As I peer out the balcony of my high-rise apartment located on the 11th floor, the football field below me is covered in a light dusting of snow. Further off in the distance trees and homes merely two weeks ago sporting vibrant fall colors are now barren. It is wintertime in Canada; I have replaced my heavy backpack full of travel gear for a much smaller one now consisting of textbooks, pens and notepads spending my days studying to become a professional teacher at Queen’s University in Kingston, Ontario.
The transition of going from indefinite overseas adventures to the role of teacher candidate hasn’t been as seamless as one might expect. When you’re on the road you get used to the constant stimulation of experiencing new cultures, new foods, new attractions and new people. Yesterday is not like the day before and tomorrow will resemble nothing of the present moment. When extended travel becomes your ‘normal’ day to day existence, coming back home to an odd world of schedules, deadlines, obligations and routines is a shock to the system.
For the first month and a half, I experienced mental anguish. When the train passing through the outskirts of the city was in earshot I wished I was on it. It didn’t matter where it was going.
Filled with doubt as to whether or not I made the right decision to go back to school, I found myself constantly fighting reality in a tug-o-war frenzy yearning to just pack up my backpack and bolt out of the door of my apartment without so much as a glance behind.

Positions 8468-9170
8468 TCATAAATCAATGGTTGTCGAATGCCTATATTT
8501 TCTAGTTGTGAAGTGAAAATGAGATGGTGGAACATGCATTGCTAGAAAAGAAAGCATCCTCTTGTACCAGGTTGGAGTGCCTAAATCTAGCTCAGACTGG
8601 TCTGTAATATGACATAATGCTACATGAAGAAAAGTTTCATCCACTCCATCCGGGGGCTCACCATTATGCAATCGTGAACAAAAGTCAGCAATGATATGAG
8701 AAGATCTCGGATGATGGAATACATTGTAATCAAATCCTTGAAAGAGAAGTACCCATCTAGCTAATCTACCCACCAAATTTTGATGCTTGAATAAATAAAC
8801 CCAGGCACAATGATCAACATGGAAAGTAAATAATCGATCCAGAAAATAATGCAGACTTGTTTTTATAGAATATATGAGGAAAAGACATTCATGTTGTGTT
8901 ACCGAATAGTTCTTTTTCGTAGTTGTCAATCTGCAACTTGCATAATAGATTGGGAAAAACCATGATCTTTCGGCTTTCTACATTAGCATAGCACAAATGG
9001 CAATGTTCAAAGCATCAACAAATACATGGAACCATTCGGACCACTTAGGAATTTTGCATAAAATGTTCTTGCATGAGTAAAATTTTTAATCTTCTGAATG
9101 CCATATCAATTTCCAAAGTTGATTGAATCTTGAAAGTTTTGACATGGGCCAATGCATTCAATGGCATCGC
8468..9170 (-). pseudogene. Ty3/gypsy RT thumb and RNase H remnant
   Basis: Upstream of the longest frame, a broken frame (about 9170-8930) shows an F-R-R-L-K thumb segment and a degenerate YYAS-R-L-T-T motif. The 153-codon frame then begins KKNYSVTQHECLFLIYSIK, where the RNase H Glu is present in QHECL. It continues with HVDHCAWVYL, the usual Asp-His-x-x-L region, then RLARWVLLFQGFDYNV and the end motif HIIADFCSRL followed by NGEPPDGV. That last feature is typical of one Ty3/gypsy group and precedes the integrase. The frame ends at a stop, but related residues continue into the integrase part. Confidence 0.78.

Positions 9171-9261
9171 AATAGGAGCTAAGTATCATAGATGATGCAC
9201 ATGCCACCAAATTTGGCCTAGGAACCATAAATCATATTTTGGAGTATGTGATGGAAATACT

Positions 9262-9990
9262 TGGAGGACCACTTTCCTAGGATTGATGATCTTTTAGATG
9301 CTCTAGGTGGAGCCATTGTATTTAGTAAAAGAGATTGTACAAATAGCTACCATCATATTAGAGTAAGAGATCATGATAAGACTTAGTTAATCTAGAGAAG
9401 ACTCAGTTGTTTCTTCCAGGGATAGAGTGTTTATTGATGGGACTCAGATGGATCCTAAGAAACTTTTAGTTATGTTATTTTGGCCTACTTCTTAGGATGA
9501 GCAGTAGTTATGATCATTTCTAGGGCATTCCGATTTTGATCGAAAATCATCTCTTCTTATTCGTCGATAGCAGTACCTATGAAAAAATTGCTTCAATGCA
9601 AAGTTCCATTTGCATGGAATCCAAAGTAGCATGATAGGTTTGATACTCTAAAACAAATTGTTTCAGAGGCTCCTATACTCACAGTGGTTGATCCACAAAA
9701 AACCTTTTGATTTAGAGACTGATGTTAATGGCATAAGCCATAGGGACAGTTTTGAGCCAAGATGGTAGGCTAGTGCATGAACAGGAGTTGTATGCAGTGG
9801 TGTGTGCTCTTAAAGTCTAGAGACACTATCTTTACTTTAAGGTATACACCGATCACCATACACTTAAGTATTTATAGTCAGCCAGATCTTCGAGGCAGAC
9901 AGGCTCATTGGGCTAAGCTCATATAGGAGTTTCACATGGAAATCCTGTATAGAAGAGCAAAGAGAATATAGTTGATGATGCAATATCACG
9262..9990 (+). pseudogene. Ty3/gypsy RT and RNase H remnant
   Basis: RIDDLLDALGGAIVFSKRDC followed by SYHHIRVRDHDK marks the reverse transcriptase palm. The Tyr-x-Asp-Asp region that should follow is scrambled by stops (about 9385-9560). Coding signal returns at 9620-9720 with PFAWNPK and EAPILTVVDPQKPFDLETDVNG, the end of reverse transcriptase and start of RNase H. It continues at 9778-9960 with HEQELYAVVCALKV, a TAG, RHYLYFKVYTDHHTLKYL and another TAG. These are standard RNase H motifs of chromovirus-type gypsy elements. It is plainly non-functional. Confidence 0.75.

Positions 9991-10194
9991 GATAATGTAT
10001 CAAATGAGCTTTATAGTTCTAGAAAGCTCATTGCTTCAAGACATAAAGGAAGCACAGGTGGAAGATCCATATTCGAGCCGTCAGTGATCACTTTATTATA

It is not that I didn’t appreciate the opportunity I currently have – as students at Queen’s University we’re taking an eight month after-degree program in Education with the end goal of becoming licensed teachers.
Why now? This program is the last of its kind in Canada as Ontario is following the lead of other provinces and switching from eight months to two years. There is no way under the sun I could hack two years of this. No, sir.
Why are we even doing this? This is our official backup plan in life; our ‘official’ attempt at being responsible and not pursuing careers in travel without something to potentially fall back on years down the road. We met teaching English in South Korea, just over two years ago, and someday we may decide we’d like to settle down somewhere for a while to teach abroad at an International school. By doing this now we’re giving ourselves that option.
About four weeks ago I experienced a shift in attitude. During my first week of practicum at Kindergarten, I was floored with one of the worst colds I’ve experienced in years. While the recovery process took nearly two weeks (I continued teaching the entire time) it was a reminder to me that I need to live in the present moment.
As I started to feel better physically I also came to peace with my decision to return to school. After all, I am the one who decided to do this in the first place. I started to realize I had a lot to be grateful for. I’m extremely lucky both Audrey and I got into Queen’s University. It is one of the top schools in Canada and apparently given the fierce competition for this final year of the program only 1 in 10 who applied was admitted. Upon finishing this degree we’ll have professional teaching options available at our disposal the rest of our lives.
As I’m sitting down at my computer writing this now, I’m mere weeks away from finishing the first semester signifying the halfway point of this program. We’re almost done and it seems just like yesterday that we got dropped off at our apartment building by Audrey’s parents.